Trying to find someone willing to help me find the right printer. I am a stay at home dad of a special needs 4 year old. I have scientific/engineering mind set and love learning new things. Looking to make a broad spectrum of things. Please email me at email@example.com
Hi Thomas it depends on what is your goal. Very broadly: a) if the journey is more important than the destination and you want to go low-level and spend time testing and setting the machine a rerap or DIY is what you need but is certainly too technical for a 4 yrs old, b) a compromise might be to buy a kit like the Ultimaker 1 or similar. You got all you need, just put it together and it will work, c) if you are more interested in the output (e.g.: design stuff with a CAD and make it real) buy one that is ready to print. I opted for option “C” and got an Ultimaker 2, very happy with that.
Thanks for the reply. It isn’t for my 4 year old though lol. He has a G button and the feeding tube industry is changing the connection between feeding bags/syringes and feeding tube extensions. There will be a major need for adapters. As everyone knows, special needs parents are so wealthy we loop right back around to being poor somehow. So someone will need to make these adapters at cost. I am very fluent in cad and graphic design. As much as I would love the DIY route, I don’t think I have time for that since my son takes up most of it.
In this case you got option “C”. I got an Ultimaker 2 because I felt it somehow could guarantee results on small parts (I use it to do robots) and liked the fact that it is open source but is a bit expensive. You can check some good reviews here http://www.makershed.com/Make_Ultimate_Guide_to_3D_Printing_2_0_p/9781457183027-p.htm
Also, I went to school for IEEE so being able to make anything dealing with electronics is a plus
Check out the M3D printer that was on Kickstarter. Good price and a no fuss printer.
I’ll throw my printer into the mix- a $599 printrbot Simple. Really reliable, auto z leveling, not a bad starter, IMHO.
I highly recommend the Makergear M2, see my review of it on Amazon for why: http://www.amazon.com/review/RH3FGA8GMXF2Y/ref=cm_cr_pr_perm?ie=UTF8&ASIN=B00ELUOERA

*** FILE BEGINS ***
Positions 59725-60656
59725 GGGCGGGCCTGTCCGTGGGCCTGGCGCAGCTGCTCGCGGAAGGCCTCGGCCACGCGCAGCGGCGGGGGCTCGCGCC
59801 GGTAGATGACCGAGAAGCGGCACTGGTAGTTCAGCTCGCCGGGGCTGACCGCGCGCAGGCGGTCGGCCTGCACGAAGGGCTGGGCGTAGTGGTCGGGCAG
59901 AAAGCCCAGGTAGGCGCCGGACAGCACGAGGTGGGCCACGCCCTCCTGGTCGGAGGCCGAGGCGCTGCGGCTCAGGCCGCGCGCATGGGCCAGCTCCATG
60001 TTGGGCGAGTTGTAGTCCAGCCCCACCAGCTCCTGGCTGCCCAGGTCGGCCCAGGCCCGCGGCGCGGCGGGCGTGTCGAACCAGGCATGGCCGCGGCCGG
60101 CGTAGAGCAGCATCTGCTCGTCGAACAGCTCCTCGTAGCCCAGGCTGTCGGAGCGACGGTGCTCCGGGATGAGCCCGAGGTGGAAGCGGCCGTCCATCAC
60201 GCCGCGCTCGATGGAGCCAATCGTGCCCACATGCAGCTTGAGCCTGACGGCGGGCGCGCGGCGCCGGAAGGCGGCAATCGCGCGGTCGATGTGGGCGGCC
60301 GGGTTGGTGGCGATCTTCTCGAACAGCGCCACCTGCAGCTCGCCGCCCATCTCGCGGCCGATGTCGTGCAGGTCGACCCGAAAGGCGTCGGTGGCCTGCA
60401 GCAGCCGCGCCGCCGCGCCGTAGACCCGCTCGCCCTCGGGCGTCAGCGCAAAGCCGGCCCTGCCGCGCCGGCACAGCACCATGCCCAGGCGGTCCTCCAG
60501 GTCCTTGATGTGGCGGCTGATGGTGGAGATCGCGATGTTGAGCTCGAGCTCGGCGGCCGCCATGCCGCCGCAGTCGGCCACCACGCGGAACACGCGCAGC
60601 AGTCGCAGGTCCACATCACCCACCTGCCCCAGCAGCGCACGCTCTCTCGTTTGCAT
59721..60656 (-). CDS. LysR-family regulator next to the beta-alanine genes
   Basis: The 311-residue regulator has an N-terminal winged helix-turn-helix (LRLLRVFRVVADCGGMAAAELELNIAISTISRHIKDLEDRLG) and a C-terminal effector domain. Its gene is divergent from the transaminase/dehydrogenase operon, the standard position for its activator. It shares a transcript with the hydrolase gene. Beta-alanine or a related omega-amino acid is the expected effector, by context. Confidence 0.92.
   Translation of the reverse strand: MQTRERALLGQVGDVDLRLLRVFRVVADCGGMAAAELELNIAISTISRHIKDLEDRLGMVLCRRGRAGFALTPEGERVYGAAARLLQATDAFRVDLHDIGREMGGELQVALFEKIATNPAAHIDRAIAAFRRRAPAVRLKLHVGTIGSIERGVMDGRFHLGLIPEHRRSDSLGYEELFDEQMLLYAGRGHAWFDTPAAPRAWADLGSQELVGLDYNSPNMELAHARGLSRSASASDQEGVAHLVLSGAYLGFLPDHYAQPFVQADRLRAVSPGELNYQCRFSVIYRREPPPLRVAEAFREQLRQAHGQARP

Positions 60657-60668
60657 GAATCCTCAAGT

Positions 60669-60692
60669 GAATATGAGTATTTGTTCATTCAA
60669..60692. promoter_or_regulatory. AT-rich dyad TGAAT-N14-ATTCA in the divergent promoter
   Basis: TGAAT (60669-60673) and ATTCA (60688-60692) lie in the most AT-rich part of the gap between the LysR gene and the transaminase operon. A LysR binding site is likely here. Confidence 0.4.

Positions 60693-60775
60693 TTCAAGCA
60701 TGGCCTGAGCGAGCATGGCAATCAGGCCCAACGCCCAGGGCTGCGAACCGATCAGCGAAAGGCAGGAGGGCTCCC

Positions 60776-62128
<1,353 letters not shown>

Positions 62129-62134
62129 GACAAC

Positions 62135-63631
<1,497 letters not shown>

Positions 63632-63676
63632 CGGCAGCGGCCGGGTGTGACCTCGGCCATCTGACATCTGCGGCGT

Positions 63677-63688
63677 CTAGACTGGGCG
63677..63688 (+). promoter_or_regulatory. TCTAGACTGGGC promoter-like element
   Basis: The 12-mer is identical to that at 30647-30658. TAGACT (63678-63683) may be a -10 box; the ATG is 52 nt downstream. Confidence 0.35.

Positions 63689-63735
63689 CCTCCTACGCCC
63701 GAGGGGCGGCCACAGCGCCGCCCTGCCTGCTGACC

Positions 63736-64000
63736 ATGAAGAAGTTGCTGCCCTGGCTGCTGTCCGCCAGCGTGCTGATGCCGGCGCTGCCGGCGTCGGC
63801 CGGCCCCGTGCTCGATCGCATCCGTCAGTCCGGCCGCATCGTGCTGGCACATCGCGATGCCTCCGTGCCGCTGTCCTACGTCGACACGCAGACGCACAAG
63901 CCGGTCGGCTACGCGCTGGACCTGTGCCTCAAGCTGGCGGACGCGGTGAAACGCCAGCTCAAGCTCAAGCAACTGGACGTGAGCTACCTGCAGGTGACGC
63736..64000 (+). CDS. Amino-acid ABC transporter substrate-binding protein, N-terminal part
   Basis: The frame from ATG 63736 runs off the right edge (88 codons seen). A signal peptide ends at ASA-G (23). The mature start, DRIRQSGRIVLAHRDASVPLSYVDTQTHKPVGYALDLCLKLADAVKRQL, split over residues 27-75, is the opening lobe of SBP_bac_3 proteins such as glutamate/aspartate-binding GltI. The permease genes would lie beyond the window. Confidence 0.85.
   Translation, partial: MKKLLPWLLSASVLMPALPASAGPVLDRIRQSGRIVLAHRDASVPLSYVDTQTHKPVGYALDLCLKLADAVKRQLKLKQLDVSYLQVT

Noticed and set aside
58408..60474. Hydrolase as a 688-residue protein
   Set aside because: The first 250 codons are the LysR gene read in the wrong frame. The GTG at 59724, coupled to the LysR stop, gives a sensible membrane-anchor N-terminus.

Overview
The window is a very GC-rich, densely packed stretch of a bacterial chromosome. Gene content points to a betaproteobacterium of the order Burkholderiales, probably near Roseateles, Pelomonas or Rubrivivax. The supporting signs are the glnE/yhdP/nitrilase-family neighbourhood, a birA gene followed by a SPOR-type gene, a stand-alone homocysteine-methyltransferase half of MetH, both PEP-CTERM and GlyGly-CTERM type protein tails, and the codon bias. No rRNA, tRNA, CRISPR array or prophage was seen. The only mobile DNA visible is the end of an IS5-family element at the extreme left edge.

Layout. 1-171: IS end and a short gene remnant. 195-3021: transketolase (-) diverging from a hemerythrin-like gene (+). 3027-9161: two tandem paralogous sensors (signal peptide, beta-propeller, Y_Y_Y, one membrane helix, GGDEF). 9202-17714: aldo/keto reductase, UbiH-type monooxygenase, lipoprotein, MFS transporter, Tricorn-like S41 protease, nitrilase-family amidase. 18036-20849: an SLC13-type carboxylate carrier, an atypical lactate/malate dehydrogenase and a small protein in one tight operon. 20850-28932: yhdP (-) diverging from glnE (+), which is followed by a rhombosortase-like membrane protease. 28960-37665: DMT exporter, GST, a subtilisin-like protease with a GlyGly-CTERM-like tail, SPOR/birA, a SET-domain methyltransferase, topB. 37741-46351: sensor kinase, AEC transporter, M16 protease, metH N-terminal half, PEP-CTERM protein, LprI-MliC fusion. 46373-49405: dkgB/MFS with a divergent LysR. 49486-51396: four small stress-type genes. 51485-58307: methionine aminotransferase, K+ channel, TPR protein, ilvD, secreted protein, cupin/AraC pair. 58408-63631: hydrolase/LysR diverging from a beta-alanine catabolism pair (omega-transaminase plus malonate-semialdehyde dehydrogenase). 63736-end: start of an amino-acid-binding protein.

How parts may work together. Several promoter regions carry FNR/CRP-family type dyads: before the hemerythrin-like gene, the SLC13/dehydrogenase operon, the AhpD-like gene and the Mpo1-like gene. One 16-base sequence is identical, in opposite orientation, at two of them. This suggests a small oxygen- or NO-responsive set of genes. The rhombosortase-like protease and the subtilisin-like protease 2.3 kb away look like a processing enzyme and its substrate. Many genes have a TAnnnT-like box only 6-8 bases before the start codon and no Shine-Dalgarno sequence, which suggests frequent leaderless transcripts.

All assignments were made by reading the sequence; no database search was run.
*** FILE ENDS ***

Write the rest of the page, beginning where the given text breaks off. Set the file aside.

I’d say anything but a Makerbot, Printrbot or Airwolf 3d. Support companies that give back to the community rather than those that bootstrap their operations by improving upon the amazing base that the RepRap community provides and then restricting future remixes and adaptions.
Excellent point!! So what reasons are there for having to personally modify your own 3D printer? I figure my first step is to make sure there is nothing a DIY printer can do that I need my printer to do before narrowing down to the assembled printers.
Also, it looks like I have 3 great assembled printers to compare. Is there anything y’all can add that separates one from the other two that isn’t printed on a spec sheet?
Should I stick with one from here in the US or should I still consider buying one from a company overseas?
Check out the 3d printer edition of make magazine. The Printrbot bots review well but it will have unbiased reviews of tons of other prominent companies. Amazon.com also carries our printers - reviews there as well (4.5 stars). Radio Shack will carry our bots soon too. Adafruit chose us specifically b/c of our pro-open source approach. Do your own research… Don’t believe me (or John ;).
I recommend a printrbot metal simple. It’s my first printer and it’s been pretty easy to use, to learn on and to get good results with. The community is very helpful too, there are a lot of experts in the two main forums who are willing to help other users troubleshoot and solve problems.
printrbots are the best way to “get started” in 3d printing.
cheaper than most, and the support from the company and the forums http://www.printrbottalk.com are a wealth of information, and the members are some the most helpful people Ive seen in any forum .